Lisa's research interests include the twentieth-century novel, humor studies, travel and transnational literature, and literary history, especially as it relates to ideas of modernity, narrative, and aesthetic response. Her research on humor theory and social satire explores the way humor is used as both a defense mechanism and a weapon in order to confront overwhelming and unsettling circumstances. She is particularly interested in how humor requires an aesthetic way of seeing that insists on pleasure. This ties in with her other research stream, which explores the literature of travel and the nature of exile and expatriate experience. Often the literary accounts of displacement employ a dark humor, a type of humor that Freud claimed allows for the individual to maintain a “customary hold” on the ego, even if the material circumstances threaten to overwhelm it.
Lisa's teaching interests include courses in Modernism, Satire and the Comic Form, the Literature of the Grand Tour, Literary Responses to War, as well as surveys of Anglo-American literature. Her writing courses draw on her background in composition theory and an interest in the art of the popular essay, which includes such topics as food, travel, and culture.
Lisa blogs as 'Expat Literary Traveling' - catch up with her latest posts at lisacolletta.com.
The Legacy of the Grand Tour: New Essays on Travel, Literature, and Culture
"The Legacy of the Grand Tour: New Essays on Travel, Literature, and Culture" is an impressively informed and informative work of originality and scholarship that would augment any academic library.
-- Midwest Book Review
British Novelists in Hollywood, 1935–1965: Travelers, Exiles, and Expats
"Well written and thoroughly researched"
-- Anthony Powell Society Newsletter
"Lisa Colletta has written a lively and engaging study of British and European writers who came to Hollywood in an effort to escape what they saw as a society exhausted by the burden of history, and later fleeing fascism and hoping to create a new artistic and literary home. This book creates a powerful portrait of expatriate writers Theodor Adorno, Bertolt Brecht, Aldous Huxley, Christopher Isherwood, Anthony Powell, and Evelyn Waugh as they grapple with the contrast between the shallow and commodified culture of Hollywood and the complex and tragic past in which British and European writers were embedded."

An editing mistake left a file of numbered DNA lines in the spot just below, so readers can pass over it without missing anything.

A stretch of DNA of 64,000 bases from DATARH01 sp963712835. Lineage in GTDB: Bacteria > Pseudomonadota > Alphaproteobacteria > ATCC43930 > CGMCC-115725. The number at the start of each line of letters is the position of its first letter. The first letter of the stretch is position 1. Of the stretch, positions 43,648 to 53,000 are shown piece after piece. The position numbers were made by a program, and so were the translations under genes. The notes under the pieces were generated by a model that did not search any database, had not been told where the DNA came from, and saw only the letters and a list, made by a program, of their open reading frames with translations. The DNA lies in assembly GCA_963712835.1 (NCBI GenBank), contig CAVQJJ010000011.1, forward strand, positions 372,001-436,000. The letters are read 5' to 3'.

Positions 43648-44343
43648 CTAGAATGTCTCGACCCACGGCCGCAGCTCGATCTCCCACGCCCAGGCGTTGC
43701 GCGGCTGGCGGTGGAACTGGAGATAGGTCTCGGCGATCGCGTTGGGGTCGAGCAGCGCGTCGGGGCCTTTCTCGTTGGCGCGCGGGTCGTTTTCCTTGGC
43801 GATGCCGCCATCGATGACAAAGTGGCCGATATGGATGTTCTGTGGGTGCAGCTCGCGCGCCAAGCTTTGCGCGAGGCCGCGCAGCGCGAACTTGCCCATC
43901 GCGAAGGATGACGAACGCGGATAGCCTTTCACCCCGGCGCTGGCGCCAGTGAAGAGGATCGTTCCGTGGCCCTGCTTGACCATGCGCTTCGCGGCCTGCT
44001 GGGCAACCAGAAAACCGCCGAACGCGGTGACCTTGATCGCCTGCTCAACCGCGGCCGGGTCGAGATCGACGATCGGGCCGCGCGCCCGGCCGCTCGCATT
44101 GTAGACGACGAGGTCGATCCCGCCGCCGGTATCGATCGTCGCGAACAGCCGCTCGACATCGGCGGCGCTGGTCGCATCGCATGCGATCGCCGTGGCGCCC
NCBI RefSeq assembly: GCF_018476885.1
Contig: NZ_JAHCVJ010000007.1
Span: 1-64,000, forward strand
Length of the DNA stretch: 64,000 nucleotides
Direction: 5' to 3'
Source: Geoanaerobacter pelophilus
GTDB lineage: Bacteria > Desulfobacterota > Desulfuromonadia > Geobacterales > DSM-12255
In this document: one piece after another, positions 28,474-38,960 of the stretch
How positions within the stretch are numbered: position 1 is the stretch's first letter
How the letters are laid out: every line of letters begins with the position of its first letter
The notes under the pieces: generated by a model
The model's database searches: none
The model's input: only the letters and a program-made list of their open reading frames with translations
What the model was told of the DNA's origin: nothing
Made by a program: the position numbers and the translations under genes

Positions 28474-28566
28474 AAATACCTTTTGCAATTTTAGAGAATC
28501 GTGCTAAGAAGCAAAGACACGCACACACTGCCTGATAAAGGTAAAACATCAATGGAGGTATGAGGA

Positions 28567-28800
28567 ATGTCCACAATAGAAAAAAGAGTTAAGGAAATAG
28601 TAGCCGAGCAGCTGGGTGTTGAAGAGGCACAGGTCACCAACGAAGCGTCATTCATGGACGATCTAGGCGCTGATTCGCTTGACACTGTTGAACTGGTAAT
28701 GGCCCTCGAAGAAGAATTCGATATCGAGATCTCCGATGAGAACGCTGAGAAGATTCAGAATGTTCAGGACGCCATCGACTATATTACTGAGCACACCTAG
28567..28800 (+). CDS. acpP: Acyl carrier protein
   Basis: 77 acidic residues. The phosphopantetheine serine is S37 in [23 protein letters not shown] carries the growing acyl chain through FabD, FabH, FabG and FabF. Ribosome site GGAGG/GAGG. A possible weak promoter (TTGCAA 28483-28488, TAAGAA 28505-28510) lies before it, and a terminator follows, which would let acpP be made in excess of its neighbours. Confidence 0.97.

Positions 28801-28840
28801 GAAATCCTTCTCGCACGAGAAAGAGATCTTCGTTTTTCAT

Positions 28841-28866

-- Wendy Martin, Professor of American Literature and American Studies, Claremont Graduate University, USA and editor of Best of Times, Worst of Times: Contemporary American Short Stories from the New Gilded Age
"They would say it was the 'quality of the light,' but surely it was easy money that drew British writers to Hollywood. Few liked it. Most left with big egos and bigger bank accounts. Lisa Colletta has given us a fresh take on a place that everyone thinks they know from a point of view that is not-too-foreign. English literary lions usually criticized Southern California (and the US) less as a friend would and more like an eccentric old auntie."
-- James J. Berg, editor of Isherwood on Writing
"With wit and insight, Lisa Colletta's fascinating and disturbing study shows us how British writers in Hollywood reverse the traditional travelogue, teaching us through their fiction, essays, autobiographies, and letters that the 'old world' and its literature are worth returning to after all.'
-- Kristin Bluemel, Professor of English, Monmouth University, USA and editor of Intermodernism: Literary Culture in Mid-Twentieth-Century Britain
Kathleen and Christopher: Christopher Isherwood’s Letters to His Mother
Contextualizing major cultural and political events of each decade alongside events in Isherwood’s life, Colletta captures this rising tide of uncertainty and urgency, effectively underscoring the relation between the historical and the personal.
--Jamie Carr, MODERNISM/modernity
Wild Colonial Girl: Essays on Edna O'Brien (Irish Studies in Literature and Culture)
"Readers of Edna O'Brien's lyrical fiction can discover or revisit in Wild Colonial Girl the favorites—Kate and Baba, the mother and the Virgin Mary, Sister Imelda, ancient and modern Ireland, Breege and the Irish Revolutionary soldier—all in a search for selfhood amid sexual conflict, ambient guilt, and social paradoxes. Irish author Edna O'Brien has long merited this breakthrough scholarly study."
-- Grace Eckley, editor of Newstead
Dark Humor and Social Satire in the Modern British Novel
"… finally fills a gap in literary criticism. It intriguingly combines a literary study of humor with modernism, and does not shy away from investigating authors such as Powell and Waugh, who have so far been largely avoided by modernist scholars."
--Christine Berberich, MODERNSIM/modernity
"A work filled with breadth, depth, and savvy."
--Regina Barreca, University of Connecticut